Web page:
If you’re new to Santa Fe, be prepared to build up a tolerance to chiles. Otherwise, your mouth will be permanently on fire – or you just won’t eat.
Regional cuisine is varied and constantly evolving, but it wouldn’t be New Mexican without those little red and green chiles. So revered are the powerful peppers, the city even holds festivals in their honor. The Santa Fe Wine & Chile Fiesta at the Santa Fe Opera grounds and The Really Chile Festival at Santa Fe Plaza roll around every fall after harvest time, and tickets are a hot item (no pun intended).
To get a taste of New Mexican fare in its natural habitat, brace yourself for a bit of a wait and head to Maria’s New Mexican Kitchen on West Cordova Road. The chile rellenos and the green chile stew are excellent, particularly after a sampler flight of three tequilas for $10 – there are more than a hundred to choose from – or an icy margarita, also with more than 100 varieties.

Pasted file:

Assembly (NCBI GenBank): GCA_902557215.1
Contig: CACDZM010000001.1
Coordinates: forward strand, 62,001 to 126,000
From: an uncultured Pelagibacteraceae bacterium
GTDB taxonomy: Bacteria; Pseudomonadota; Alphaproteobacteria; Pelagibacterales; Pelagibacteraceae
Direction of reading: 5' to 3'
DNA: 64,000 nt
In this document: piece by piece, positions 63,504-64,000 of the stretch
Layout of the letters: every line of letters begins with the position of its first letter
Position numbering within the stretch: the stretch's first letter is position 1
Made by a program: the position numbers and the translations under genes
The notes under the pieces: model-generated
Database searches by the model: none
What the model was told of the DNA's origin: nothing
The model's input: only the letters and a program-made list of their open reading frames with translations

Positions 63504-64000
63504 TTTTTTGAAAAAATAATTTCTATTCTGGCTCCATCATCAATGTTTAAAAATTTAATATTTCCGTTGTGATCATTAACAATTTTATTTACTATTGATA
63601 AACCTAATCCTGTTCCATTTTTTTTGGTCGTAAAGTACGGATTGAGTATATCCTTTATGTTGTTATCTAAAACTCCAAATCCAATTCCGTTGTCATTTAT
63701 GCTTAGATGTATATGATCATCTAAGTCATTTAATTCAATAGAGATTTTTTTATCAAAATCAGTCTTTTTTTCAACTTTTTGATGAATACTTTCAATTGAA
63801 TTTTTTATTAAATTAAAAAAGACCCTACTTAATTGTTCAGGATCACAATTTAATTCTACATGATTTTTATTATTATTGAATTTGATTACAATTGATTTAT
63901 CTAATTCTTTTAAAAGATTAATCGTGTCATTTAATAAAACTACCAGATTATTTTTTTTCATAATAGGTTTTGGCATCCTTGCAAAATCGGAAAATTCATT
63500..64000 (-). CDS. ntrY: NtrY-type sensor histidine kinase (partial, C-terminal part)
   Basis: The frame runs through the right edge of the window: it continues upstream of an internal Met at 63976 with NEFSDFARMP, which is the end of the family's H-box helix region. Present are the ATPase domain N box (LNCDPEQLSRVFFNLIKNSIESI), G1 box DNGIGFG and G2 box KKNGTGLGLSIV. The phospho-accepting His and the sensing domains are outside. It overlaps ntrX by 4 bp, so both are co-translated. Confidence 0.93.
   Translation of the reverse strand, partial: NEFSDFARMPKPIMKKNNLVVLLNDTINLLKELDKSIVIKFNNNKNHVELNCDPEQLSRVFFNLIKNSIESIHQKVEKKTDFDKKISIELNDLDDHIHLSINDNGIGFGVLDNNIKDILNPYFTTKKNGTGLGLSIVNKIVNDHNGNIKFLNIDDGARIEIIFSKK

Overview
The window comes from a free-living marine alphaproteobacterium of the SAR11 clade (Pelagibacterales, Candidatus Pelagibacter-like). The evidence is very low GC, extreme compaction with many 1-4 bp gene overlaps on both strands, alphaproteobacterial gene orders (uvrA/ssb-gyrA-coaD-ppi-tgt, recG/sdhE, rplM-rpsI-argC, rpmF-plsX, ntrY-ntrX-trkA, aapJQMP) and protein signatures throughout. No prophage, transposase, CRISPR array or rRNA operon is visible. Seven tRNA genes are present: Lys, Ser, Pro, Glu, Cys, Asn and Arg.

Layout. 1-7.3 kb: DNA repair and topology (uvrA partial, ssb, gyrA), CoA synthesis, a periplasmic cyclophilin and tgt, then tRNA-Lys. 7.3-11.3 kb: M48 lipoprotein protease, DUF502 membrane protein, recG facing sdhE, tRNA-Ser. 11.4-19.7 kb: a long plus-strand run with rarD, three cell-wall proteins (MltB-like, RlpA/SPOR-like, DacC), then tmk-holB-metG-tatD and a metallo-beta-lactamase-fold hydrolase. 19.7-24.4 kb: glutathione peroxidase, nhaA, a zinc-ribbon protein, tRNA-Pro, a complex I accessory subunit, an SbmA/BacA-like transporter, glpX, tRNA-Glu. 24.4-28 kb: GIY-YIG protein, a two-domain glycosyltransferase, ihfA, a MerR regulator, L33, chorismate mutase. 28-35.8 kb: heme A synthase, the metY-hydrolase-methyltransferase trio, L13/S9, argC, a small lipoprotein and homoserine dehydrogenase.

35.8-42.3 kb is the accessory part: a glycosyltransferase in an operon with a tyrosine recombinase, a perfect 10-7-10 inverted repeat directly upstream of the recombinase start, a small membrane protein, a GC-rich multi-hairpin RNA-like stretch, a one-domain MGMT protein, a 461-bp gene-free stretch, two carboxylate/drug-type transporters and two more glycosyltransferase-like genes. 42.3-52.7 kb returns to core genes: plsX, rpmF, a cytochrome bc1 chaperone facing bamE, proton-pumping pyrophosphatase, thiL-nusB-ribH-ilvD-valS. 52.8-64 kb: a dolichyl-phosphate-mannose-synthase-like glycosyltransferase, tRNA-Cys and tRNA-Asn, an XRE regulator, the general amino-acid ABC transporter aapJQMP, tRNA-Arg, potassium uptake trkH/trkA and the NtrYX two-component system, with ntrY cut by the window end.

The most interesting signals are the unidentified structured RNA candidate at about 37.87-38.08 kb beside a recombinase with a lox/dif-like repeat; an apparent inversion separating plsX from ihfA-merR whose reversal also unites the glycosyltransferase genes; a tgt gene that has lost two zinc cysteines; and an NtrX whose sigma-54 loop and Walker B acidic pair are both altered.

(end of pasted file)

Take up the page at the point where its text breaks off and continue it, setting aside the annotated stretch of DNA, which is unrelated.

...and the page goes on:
If you’re feeling cocky, join the line of locals outside Guadalupe Café on Old Santa Fe Trail for a sampler of the blazingly hot red chile. Order two glasses of water and the corn pudding as a side, in case you can’t take it. For Southwestern done a little differently, put on your Sunday shoes and head to The Compound Restaurant on Canyon Road, an elegant spot serving up New Mexico’s finest with a distinctive Mediterranean twist. If tapas are more your style, hop over to El Farol, also on Canyon Road. The restaurant, allegedly Santa Fe’s oldest, serves up creations like pork tenderloin with fig and Moroccan-spiced quail with pomegranate oil.
Wherever you choose to dine in Santa Fe, just make sure they keep jugs of milk in the kitchen. If you’re not too proud, you might find yourself asking a tall glass – that is, if you can speak.